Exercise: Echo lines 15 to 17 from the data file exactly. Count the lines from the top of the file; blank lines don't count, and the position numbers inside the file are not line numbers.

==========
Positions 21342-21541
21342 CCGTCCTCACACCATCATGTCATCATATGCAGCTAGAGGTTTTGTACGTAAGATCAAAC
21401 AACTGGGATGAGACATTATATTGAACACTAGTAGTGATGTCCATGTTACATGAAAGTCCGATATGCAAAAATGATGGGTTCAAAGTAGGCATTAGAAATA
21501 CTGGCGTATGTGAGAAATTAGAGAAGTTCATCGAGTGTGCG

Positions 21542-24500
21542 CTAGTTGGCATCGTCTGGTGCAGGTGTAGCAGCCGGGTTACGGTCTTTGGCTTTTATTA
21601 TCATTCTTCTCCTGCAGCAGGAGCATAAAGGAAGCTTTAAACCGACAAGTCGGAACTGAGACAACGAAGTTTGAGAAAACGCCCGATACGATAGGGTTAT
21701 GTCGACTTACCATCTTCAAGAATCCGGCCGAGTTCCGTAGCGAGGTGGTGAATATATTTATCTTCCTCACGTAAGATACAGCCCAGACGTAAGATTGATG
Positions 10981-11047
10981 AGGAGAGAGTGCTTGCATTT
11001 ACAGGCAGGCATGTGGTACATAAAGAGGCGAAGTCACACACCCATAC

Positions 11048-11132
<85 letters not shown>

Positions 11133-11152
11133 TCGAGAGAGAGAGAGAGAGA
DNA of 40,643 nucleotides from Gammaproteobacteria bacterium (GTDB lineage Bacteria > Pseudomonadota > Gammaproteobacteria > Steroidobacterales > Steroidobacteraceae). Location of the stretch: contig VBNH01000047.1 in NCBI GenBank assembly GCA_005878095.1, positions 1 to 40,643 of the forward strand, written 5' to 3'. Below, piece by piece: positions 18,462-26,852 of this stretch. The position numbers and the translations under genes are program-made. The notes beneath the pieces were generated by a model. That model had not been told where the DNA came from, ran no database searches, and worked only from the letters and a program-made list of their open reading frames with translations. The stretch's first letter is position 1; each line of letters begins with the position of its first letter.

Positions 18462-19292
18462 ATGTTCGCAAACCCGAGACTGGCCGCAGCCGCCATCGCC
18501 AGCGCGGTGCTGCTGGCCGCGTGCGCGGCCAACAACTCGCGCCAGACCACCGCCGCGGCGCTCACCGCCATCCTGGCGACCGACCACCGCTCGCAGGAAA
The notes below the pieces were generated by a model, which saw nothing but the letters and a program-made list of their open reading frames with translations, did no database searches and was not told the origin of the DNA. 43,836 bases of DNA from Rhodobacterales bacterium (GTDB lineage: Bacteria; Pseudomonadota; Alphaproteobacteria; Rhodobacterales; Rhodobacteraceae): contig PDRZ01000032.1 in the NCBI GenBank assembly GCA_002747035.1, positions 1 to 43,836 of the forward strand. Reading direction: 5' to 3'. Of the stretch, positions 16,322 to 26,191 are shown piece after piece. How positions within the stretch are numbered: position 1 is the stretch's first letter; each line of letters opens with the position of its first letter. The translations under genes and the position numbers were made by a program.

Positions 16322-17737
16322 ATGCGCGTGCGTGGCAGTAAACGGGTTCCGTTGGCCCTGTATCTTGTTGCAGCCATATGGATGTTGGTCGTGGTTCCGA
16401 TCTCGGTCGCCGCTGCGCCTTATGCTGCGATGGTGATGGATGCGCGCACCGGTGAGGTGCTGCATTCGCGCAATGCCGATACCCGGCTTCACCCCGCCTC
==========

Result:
11133 TCGAGAGAGAGAGAGAGAGA
DNA of 40,643 nucleotides from Gammaproteobacteria bacterium (GTDB lineage Bacteria > Pseudomonadota > Gammaproteobacteria > Steroidobacterales > Steroidobacteraceae). Location of the stretch: contig VBNH01000047.1 in NCBI GenBank assembly GCA_005878095.1, positions 1 to 40,643 of the forward strand, written 5' to 3'. Below, piece by piece: positions 18,462-26,852 of this stretch. The position numbers and the translations under genes are program-made. The notes beneath the pieces were generated by a model. That model had not been told where the DNA came from, ran no database searches, and worked only from the letters and a program-made list of their open reading frames with translations. The stretch's first letter is position 1; each line of letters begins with the position of its first letter.

Positions 18462-19292